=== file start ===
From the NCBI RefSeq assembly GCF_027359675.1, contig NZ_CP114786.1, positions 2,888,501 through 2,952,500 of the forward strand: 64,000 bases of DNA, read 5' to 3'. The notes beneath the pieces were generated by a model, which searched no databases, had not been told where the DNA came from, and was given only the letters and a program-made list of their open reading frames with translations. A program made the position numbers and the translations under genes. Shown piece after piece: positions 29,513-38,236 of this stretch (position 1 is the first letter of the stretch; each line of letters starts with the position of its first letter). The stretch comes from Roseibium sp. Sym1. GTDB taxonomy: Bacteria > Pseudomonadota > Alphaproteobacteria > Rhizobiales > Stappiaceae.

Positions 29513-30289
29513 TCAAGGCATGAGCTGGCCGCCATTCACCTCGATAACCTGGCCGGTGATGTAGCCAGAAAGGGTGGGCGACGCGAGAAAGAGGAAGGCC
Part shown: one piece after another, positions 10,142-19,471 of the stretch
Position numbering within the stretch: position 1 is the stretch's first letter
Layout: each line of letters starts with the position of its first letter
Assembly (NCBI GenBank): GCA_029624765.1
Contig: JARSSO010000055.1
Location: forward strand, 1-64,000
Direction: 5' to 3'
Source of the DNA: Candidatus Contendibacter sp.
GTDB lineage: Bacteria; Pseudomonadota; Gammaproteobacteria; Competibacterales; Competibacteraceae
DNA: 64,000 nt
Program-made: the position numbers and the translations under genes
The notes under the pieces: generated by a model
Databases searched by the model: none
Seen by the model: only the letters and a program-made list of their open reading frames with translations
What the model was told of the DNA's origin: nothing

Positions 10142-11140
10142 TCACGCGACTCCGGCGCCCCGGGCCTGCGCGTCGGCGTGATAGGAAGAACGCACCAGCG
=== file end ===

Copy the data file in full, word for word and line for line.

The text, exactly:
From the NCBI RefSeq assembly GCF_027359675.1, contig NZ_CP114786.1, positions 2,888,501 through 2,952,500 of the forward strand: 64,000 bases of DNA, read 5' to 3'. The notes beneath the pieces were generated by a model, which searched no databases, had not been told where the DNA came from, and was given only the letters and a program-made list of their open reading frames with translations. A program made the position numbers and the translations under genes. Shown piece after piece: positions 29,513-38,236 of this stretch (position 1 is the first letter of the stretch; each line of letters starts with the position of its first letter). The stretch comes from Roseibium sp. Sym1. GTDB taxonomy: Bacteria > Pseudomonadota > Alphaproteobacteria > Rhizobiales > Stappiaceae.

Positions 29513-30289
29513 TCAAGGCATGAGCTGGCCGCCATTCACCTCGATAACCTGGCCGGTGATGTAGCCAGAAAGGGTGGGCGACGCGAGAAAGAGGAAGGCC
Part shown: one piece after another, positions 10,142-19,471 of the stretch
Position numbering within the stretch: position 1 is the stretch's first letter
Layout: each line of letters starts with the position of its first letter
Assembly (NCBI GenBank): GCA_029624765.1
Contig: JARSSO010000055.1
Location: forward strand, 1-64,000
Direction: 5' to 3'
Source of the DNA: Candidatus Contendibacter sp.
GTDB lineage: Bacteria; Pseudomonadota; Gammaproteobacteria; Competibacterales; Competibacteraceae
DNA: 64,000 nt
Program-made: the position numbers and the translations under genes
The notes under the pieces: generated by a model
Databases searched by the model: none
Seen by the model: only the letters and a program-made list of their open reading frames with translations
What the model was told of the DNA's origin: nothing

Positions 10142-11140
10142 TCACGCGACTCCGGCGCCCCGGGCCTGCGCGTCGGCGTGATAGGAAGAACGCACCAGCG